hand, assert that the real relationship lies between time and space. But,
as it turns out, they both are right.
As organizations find new ways to use Global Positioning Systems (GPS) to
cut distances traveled, they wind up saving both time and money. In fact,
they may even wind up saving lives.
”When you are dealing with a potential bioterrorism event, minutes can
make a difference in terms of whether you can save peoples’ lives,” says
Mark Smith, Ph.D., epidemiologist for the Guilford County, N.C. Health
Smith was the project coordinator for Rapid Response Project 516, funded
by a grant from the Centers for Disease Control (CDC) under the
Bioterrorism Act of 2002. The project developed field survey techniques
to quickly track down disease sources. These techniques incorporate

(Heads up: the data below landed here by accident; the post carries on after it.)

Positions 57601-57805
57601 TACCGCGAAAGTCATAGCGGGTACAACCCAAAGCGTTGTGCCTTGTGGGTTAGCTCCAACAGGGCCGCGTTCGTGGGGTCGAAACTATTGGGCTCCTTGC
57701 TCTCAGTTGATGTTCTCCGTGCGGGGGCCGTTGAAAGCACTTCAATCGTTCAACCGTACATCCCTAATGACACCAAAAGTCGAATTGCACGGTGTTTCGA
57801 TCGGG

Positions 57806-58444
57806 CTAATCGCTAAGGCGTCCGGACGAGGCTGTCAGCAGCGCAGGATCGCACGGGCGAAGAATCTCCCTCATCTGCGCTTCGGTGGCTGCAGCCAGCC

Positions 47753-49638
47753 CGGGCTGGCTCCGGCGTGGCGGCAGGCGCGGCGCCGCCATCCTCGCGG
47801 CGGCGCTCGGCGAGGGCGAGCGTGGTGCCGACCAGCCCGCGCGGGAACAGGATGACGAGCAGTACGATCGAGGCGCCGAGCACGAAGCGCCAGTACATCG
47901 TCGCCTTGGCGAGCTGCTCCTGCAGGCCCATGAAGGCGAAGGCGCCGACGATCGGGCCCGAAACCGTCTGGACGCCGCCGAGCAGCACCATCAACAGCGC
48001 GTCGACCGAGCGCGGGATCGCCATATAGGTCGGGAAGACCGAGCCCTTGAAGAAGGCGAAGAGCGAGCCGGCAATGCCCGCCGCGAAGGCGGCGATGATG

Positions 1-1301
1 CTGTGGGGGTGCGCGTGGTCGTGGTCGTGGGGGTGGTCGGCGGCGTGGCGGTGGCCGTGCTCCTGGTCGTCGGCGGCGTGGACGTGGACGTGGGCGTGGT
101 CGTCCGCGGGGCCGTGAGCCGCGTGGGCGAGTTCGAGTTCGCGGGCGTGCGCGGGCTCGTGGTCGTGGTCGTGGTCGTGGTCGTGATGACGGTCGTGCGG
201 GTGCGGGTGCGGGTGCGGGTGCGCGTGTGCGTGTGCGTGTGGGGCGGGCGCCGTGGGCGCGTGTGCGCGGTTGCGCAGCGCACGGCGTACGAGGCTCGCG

GPS-enabled handhelds and laptops, together with Geographic Information
System (GIS) applications and data.
Fortunately, it hasn’t been needed yet to counter a bioterrorism attack.
But it was utilized in 2004 during an outbreak of Legionnaire’s disease
at a manufacturing plant. Smith’s mobile GIS team conducted surveys in
the area to help out another team that used a paper-based system. As the
results came in, scientists uploaded electronic survey data directly into
”The CDC epidemiologists pulled up the data immediately and followed up
on cases in real-time as the data came in,” says Smith. ”We heard three
weeks later that the paper survey was still sitting on someone’s desk.”
From NAVSTAR to OnStar
While currently best known as a driving and fishing aid, GPS was
originally a military navigation system called the NAVSTAR GPS. The